The court did have to look at case law and commented on the fact the Pennsylvania act did not identify risks that were inherent in skiing like most other skier safety acts did. “The PSRA “is unusual in its brevity and failure to give any definition of an ‘inherent’ risk of skiing….”

The court identified several cases that held that “…snow and ice, elevation, contour, speed and weather conditions, and falling from a ski lift…” where inherent to skiing.

Nor does the PRSA require proof that a skier assumed the risk, only that the injury “arose from a “general risk” inherent to the sport….” Consequently, the court found the risk of skiing off the edge of the trail over a three to four feet drop was inherent to skiing.

Not only does this risk appear to fall under the umbrella of elevation or contour (or both), which have been identified by Pennsylvania courts as inherent risks, but also other courts have recognized the more general risk of skiing off a trail as inherent to downhill skiing,

The court then added as support for its finding that what the Plaintiff Vu encountered was an inherent risk but that Vu had been skiing for twenty years and was skiing black diamond runs or the most difficult slopes.

So Now What?

The Pennsylvania Skiers Responsibility Act is the weakest of most of the ski area statutes because it does not define what the inherent risks of skiing are. However, the courts in Pennsylvania have done a fairly good job of determining, based on case law and statutes from other states what are the inherent risks of skiing.

However, because the inherent risks are not defined, the plaintiffs are going to continue to test the issues because there is a chance they can win.

What do you think? Leave a comment.

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Pennsylvania case reviews the requirements for a valid release in ski accident claim.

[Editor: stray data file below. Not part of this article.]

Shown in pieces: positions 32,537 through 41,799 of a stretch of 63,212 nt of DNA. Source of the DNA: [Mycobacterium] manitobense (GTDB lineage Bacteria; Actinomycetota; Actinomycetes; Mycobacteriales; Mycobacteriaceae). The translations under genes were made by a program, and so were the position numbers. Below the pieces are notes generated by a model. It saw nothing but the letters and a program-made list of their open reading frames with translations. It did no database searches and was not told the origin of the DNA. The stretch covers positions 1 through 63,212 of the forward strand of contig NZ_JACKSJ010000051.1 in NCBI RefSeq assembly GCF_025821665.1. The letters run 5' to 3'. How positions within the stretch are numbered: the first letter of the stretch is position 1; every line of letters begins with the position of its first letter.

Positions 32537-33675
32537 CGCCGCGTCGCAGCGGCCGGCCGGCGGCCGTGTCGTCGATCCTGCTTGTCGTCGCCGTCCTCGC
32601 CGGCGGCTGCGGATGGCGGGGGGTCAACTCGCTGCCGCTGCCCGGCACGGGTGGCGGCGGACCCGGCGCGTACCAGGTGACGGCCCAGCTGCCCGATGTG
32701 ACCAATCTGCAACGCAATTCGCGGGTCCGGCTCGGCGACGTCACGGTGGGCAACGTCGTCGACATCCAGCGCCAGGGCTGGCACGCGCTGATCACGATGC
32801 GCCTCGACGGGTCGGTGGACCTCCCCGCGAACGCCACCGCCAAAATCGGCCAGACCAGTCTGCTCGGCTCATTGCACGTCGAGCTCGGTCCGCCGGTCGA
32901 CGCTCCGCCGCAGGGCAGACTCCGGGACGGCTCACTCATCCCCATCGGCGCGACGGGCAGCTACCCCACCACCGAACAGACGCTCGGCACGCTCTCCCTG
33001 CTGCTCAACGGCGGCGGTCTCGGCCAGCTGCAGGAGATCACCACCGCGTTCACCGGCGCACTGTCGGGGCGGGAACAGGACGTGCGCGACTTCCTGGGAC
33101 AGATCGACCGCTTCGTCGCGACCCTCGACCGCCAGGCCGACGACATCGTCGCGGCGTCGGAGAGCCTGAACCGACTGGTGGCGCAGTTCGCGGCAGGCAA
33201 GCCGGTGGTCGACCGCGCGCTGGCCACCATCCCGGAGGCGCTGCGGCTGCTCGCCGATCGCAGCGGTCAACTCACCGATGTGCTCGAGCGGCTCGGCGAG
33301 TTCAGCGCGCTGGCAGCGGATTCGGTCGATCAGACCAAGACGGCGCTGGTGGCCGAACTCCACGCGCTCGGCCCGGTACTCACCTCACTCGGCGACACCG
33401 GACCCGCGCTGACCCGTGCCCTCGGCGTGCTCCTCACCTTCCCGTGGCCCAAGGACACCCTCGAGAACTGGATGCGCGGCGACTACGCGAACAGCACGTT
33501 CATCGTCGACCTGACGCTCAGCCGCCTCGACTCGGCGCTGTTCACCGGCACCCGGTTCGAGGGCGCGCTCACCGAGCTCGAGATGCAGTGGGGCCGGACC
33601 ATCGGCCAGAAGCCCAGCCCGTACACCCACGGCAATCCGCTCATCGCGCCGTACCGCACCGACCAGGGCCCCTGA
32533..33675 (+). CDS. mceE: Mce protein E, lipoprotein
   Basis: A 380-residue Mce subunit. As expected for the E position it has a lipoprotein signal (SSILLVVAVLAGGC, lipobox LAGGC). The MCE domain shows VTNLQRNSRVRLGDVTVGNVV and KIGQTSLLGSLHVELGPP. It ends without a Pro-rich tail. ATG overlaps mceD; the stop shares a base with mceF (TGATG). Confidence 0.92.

Cahill v. Ski Liberty Operating Corp., 2006 Pa. Dist. & Cnty. Dec. LEXIS 444; 81 Pa. D. & C.4th 344

Release barred claims for injuries from falling on icy slopes

The plaintiff was a season pass holder at the defendant’s resort and an expert skier. While skiing one day he fell on an icy spot created when a snowmaking hydrant malfunctioned and spread water around the area which froze.

Ski Liberty requires season pass holders to sign a release. To get a season pass, skiers first sign up on-line. The online sign up required the plaintiff to click through an acknowledgement of the terms of the season pass which included the release.

A skier then had to sign a written release at the time the season pass was picked up or at the resort. The court specifically set forth the following issues it found important in determining the validity of the release. The release stated the parties intended to be legally bound. That information was conspicuous location above the signature line.

The plaintiff sued because “Ski Liberty was negligent for failing to maintain the ski slopes in a safe manner and/or failing to adequately warn concerning the icy area.” The plaintiff’s injuries were to his face, back, ribs and left hand. The plaintiff’s wife sued for loss of consortium.

What I found interesting was the plaintiff claimed that he did not know there was ice on the slope. I’ve skied through the east and a lot in Pennsylvania. The slopes are all ice, finding snow is the rare occasion.

Summary of the case

The decision starts with the court quoting the Pennsylvania Supreme Court requirements for a valid release.

The contract must not contravene any policy of the law. It must be a contract between individuals relating to their private affairs. Each party must be a free bargaining agent, not simply one drawn into an adhesion contract, with no recourse but to reject the entire transaction…[T]o be enforceable, several additional standards must be met. First, we must construe the agreement strictly and against the party asserting it. Finally, the agreement must spell out the intent of the parties with the utmost particularity.